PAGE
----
Crocoblock has updated the banner on its site, which links to a donation page for the Ukrainian Army. The banner references the last words of Ukrainian soldiers who were believed to have died defending Snake Island in the Black Sea. They may have been illegally captured by Putin’s forces but this has not yet been confirmed. Their brave last words have become a rallying cry, echoing the sentiments of pro-Ukrainian supporters around the world.
Paid Memberships Pro CEO Jason Coleman has written a tutorial on how internet businesses can find their Ukrainian customers and email them to see how they can be of help. There are specific instructions in the article for those using the PMPro plugin can on how they can find users with a Ukrainian billing address, Ukrainian email addresses, or Ukrainian websites. It is also more broadly applicable to those using other CRM or e-commerce software solutions.
The team at Codeable, a WordPress freelancer platform, is also working with its developers in Ukraine and Russia to support them in ensuring their clients still receive services.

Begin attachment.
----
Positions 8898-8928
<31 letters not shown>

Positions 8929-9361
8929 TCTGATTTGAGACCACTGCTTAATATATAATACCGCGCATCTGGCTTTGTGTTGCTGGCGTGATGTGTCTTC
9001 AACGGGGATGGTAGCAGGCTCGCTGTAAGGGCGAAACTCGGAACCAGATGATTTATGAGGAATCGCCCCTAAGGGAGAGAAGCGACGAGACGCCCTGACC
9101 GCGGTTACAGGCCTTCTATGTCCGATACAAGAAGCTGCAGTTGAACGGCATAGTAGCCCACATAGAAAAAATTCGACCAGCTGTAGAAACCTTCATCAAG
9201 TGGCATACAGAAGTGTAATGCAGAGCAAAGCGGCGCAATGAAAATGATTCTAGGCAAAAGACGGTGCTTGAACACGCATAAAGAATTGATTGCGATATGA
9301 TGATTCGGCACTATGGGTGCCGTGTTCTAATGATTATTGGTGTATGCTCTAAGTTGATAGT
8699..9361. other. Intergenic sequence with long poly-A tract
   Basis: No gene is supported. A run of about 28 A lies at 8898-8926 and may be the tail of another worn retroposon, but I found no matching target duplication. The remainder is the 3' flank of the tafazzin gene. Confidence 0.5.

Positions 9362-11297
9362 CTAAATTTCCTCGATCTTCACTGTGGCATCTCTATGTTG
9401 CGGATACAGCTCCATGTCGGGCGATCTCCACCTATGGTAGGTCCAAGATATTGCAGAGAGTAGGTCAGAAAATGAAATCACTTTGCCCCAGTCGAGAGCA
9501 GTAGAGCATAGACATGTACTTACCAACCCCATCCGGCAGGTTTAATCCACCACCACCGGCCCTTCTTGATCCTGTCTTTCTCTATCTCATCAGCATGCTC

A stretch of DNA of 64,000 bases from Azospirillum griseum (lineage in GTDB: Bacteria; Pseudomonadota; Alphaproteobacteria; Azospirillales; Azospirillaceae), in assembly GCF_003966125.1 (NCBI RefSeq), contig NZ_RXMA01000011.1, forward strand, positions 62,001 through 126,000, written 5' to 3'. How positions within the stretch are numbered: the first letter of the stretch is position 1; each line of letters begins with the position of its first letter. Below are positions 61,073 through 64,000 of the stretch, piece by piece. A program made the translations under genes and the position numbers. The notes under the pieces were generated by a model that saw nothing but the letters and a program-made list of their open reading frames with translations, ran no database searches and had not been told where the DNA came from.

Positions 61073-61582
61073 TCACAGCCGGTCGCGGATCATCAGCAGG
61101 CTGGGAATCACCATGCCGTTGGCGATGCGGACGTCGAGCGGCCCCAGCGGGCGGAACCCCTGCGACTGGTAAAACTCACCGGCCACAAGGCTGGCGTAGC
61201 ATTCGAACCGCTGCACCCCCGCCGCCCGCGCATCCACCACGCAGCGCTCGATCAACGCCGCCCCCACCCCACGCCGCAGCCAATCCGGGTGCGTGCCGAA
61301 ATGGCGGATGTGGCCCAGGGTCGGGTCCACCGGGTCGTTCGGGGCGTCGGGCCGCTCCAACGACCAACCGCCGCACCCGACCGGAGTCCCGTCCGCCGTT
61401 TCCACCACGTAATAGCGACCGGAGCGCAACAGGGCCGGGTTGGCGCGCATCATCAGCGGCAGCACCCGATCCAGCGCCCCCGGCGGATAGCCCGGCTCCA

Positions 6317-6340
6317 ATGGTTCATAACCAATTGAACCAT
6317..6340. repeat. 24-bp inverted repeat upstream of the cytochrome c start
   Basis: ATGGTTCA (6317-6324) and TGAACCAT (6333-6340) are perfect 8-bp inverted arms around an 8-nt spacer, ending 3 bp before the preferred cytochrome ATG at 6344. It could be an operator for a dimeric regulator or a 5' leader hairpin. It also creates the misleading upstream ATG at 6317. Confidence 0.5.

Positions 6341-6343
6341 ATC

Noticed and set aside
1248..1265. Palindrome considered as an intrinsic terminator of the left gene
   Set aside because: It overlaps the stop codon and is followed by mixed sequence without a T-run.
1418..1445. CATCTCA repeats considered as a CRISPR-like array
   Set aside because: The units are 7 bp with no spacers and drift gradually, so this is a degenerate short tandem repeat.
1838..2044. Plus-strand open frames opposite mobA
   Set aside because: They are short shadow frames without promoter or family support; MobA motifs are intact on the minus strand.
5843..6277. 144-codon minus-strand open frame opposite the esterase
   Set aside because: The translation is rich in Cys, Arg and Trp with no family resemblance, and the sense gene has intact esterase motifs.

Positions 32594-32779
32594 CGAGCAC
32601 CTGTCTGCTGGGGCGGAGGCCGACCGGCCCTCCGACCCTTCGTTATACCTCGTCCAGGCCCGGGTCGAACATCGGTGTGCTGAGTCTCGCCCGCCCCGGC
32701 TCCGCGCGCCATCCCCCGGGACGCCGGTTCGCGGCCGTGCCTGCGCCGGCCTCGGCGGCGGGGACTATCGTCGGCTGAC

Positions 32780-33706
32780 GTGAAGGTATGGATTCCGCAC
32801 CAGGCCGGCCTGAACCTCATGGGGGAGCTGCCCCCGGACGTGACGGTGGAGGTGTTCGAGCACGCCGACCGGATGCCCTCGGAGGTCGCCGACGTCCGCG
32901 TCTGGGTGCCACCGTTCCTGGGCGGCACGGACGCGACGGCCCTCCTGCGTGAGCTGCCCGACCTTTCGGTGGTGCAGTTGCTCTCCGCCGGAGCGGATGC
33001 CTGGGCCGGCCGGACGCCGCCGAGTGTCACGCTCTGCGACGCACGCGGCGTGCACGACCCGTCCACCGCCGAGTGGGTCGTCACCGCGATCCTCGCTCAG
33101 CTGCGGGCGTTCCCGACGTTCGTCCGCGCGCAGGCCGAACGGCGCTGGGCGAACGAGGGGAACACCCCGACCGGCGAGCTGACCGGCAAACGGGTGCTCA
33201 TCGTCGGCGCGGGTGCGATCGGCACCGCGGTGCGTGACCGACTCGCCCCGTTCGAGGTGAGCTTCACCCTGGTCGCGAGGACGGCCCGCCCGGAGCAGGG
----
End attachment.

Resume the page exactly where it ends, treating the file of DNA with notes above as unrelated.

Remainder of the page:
“We are a two sided marketplace between our developers and clients,” Codeable Expert Community Development Lead Mike Demo said. “We are doing daily wellness checks, expedited payouts to our developers in Ukraine and Russia, and helping clients with Ukraine and Russian experts find alternative development help if needed at no cost to the client or money lost for the expert.”
Earlier this week, Namecheap took a highly controversial approach to making a difference, terminating service for Russian customers with just six days’ notice. (Namecheap has since revised the deadline to March 22). This includes Namecheap Hosting, EasyWP (Namecheap’s managed WordPress hosting), and Private Email with a domain provided by another registrar in zones .ru, .xn--p1ai (рф), .by, .xn--90ais (бел), and .su.
The email to customers puts the onus on subjects of authoritarian rule, a tactic that sparked a fiery debate on Hacker News:
“Unfortunately, due to the Russian regime’s war crimes and human rights violations in Ukraine, we will no longer be providing services to users registered in Russia. While we sympathize that this war may not affect your own views or opinion on the matter, the fact is, your authoritarian government is committing human rights abuses and engaging in war crimes so this is a policy decision we have made and will stand by.”
As sanctions are having a catastrophic effect on the Russian economy, and many Russians are scrambling to get out of the country, some contend that these measures are hurtful to those who are trying to help. One user on Hacker News, @_vtoj, highlighted a few reasons why this approach is problematic: